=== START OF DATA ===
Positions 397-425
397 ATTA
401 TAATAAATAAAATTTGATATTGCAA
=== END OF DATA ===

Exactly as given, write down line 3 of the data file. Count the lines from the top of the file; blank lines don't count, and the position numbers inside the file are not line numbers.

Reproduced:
401 TAATAAATAAAATTTGATATTGCAA